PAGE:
Happy Medium

Five Questions for illustrator and graphic novelist Nidhi Chanani

Photo by ANGELA GRAMMATAS.
Photo by ANGELA GRAMMATAS.

Nidhi Chanani says she wants to make people smile. That’s why, three-and-a-half years ago, the Calcutta-born artist committed to churning out a drawing every single day and posting it to her website, Everyday Love. “I wanted to share those little moments in life that make people happy, that put a smile on their face.”

No one would dispute that her lively, colorful images are smile inducing. Sometimes romantic, often whimsical and always cheerful, they depict handsome young couples in love, strolling over bridges, snuggling in bed or wandering through moonlit city streets. They show mothers and daughters baking together or braiding one another’s hair; women alone, daydreaming over a cup of tea, playing acoustic guitar or riding a bicycle across a gorgeous landscape; and cuddly zoo animals frolicking against natural backdrops. Much of Chanani’s art is a love letter to her City by the Bay, with cable cars, the Golden Gate Bridge and other landmarks featured prominently. But she also pays homage to her Indian heritage and dabbles in other romance-inspiring metropolises, including New York.

Chanani, who was raised in Southern California, earned a degree in literature from U.C. Santa Cruz and attended the Academy of Art in San Francisco for a year-and-a-half before committing to her daily sketches. Since then, her fan base has grown steadily. In April 2012 she was honored at the White House as a Champion of Change. She’s made appearances on CNN-Anderson Cooper and BBC Radio and worked with companies like Hasbro, Paramount Pictures and Disney. Her most recent ventures are a greeting card line for the Papyrus chain and an upcoming graphic novel, Pashmina, to be released by First Second Books in 2016.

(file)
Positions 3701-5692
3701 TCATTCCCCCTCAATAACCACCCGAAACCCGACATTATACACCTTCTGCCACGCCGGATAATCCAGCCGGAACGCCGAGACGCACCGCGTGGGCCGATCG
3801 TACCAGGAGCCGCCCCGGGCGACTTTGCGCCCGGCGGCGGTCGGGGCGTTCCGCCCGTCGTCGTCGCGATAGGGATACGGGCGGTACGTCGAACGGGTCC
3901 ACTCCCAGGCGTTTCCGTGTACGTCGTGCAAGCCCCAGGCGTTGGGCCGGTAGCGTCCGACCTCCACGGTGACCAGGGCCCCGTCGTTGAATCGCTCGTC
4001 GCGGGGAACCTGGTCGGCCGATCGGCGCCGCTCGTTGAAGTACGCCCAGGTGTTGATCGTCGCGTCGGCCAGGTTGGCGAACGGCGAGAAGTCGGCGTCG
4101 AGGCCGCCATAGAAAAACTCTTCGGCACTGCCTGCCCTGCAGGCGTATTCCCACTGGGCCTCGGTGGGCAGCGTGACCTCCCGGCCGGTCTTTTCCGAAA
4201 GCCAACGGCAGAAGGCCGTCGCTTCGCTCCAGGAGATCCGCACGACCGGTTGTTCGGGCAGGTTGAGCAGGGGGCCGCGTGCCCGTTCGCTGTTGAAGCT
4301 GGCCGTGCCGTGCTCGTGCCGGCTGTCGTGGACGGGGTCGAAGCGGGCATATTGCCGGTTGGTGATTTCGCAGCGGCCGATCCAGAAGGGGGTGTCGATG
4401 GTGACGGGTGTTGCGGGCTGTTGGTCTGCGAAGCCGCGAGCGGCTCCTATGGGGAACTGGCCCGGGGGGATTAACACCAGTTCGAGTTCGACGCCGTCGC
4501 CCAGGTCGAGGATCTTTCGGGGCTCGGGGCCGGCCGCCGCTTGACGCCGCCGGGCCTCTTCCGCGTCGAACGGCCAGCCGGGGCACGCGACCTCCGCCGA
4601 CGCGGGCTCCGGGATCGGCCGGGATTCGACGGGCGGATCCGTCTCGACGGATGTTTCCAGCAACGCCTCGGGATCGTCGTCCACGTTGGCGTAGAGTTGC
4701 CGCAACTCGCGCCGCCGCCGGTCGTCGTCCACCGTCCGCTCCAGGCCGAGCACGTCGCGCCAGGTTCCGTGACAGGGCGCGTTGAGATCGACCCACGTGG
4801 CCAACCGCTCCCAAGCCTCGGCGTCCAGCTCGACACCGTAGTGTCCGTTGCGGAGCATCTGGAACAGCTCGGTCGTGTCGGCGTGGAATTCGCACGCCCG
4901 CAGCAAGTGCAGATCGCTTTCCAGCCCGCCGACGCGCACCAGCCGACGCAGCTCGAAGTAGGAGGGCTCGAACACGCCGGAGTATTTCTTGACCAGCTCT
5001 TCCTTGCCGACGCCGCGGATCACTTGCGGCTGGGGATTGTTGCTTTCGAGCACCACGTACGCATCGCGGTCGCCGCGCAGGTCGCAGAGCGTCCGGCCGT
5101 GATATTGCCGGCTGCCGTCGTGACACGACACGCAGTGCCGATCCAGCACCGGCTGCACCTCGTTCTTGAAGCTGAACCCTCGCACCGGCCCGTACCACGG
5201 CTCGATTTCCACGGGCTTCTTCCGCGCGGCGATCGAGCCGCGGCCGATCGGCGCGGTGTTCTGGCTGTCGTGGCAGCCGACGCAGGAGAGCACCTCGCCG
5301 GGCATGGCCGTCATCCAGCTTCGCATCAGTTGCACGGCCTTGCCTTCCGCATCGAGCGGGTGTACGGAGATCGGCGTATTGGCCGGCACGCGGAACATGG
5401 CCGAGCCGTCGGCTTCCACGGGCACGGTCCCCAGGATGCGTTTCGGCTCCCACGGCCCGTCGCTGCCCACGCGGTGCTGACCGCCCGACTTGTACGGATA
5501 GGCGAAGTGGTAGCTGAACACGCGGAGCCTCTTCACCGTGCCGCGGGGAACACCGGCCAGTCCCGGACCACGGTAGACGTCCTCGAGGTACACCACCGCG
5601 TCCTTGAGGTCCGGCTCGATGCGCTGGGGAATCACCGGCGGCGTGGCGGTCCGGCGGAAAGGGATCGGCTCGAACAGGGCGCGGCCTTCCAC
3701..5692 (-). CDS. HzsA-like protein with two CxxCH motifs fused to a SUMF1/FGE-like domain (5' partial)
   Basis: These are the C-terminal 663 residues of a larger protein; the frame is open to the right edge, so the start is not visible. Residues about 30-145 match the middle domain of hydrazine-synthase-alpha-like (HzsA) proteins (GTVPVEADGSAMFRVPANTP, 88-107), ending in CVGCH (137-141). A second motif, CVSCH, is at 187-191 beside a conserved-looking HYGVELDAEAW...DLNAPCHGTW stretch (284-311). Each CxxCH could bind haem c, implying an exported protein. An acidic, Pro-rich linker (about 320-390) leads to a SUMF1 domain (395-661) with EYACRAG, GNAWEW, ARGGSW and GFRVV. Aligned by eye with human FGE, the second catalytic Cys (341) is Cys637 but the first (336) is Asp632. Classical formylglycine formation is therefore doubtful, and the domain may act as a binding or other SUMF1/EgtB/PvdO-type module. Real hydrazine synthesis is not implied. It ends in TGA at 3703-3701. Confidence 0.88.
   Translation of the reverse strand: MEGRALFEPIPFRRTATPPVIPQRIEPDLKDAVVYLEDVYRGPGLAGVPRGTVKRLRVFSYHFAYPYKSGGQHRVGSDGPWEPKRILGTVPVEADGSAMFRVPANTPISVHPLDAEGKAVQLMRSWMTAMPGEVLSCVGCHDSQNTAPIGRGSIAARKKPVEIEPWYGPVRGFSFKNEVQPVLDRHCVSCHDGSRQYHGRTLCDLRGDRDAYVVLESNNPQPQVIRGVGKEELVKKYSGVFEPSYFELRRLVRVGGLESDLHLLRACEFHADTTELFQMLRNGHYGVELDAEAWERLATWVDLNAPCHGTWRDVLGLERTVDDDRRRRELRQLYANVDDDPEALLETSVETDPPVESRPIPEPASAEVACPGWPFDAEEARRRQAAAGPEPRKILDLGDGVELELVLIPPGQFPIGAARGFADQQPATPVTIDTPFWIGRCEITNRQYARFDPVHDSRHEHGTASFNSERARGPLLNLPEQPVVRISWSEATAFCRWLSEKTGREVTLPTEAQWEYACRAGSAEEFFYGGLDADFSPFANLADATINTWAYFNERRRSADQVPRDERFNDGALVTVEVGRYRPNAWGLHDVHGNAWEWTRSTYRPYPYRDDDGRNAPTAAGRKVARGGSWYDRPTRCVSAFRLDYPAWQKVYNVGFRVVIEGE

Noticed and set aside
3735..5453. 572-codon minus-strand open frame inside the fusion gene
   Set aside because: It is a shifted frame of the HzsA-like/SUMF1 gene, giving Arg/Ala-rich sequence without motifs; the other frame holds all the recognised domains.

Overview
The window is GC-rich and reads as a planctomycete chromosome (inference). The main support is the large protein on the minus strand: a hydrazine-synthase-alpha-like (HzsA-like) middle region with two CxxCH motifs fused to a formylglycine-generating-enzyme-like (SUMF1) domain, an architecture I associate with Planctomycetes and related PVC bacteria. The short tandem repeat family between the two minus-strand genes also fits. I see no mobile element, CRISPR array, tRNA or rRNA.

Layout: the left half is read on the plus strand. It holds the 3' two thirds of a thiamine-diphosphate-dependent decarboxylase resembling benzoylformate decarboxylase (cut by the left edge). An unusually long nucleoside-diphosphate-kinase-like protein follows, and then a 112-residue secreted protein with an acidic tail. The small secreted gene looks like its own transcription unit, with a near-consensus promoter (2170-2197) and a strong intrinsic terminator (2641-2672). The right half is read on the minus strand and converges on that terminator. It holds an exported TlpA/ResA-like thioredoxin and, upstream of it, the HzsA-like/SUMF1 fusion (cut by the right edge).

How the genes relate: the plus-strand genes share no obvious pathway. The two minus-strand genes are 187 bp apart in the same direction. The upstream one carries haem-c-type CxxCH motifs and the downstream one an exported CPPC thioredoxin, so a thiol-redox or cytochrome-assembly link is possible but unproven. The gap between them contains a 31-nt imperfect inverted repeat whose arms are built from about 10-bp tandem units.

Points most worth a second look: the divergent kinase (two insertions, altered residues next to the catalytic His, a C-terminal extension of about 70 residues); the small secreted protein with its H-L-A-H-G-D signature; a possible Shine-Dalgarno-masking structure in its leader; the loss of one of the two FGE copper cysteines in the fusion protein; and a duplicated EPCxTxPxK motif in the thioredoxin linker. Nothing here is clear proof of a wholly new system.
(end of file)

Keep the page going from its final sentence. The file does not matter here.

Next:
With all this going on, Chanani takes the time to talk to Red Typewriter about the challenges of creating a graphic novel, her desire to cultivate change within her community, and the way her hubby helps her keep it real.

“Field of Flowers” by Nidhi Chanani

Red Typewriter: Your images seem to be heavily inspired by your personal life. We’re wondering if, when you’re experiencing an art-worthy moment, you say to yourself, “Damn, this would make a great print.”

Nidhi Chanani: In the moment I’m usually not thinking about drawing, unless it’s an especially beautiful place or event. When I’m surrounded by a lot of natural beauty—like recently we were in Sonoma for a wine-country wedding—I try to take it all in, knowing that I can recall it later. I have a really visual memory and can mentally catalog things. It’s not all from memory, though. If I need to draw a landmark or a very specific location, I’ll look at photos to jog my memory. However, I try not to linger too long on a photo because then I find I want to draw everything in the photo. I would say the majority of my images come from actual memories or conversations or something that’s been in my mind for a while, so they have very different meanings to me than to another person. But that’s not a concrete rule. Recently I drew a bunch of jackrabbits just because they jump high and they’re fun to draw.

RT: When did it click for you that you could make a living as an artist?

NC: As a kid, I was always drawing. I came from this super traditional Indian family where everyone became a doctor or engineer, so I really wasn’t exposed to the idea that you could make money creating pictures and animation—I didn’t know a single person doing anything like that. It wasn’t until a little bit out of college that I became obsessed with the work of [Portland artist] Kurt Halsey, and the idea that painting every day could be someone’s job was revolutionary to me. So I started pursuing Saturday and evening classes, and [eventually enrolled] in art school and got a good foundation in color, light and shadow. Dropping out was a tough decision, but I felt that drawing every single day was the best way for me to become better at what I do. Since then I’ve accumulated more than 700 illustrations.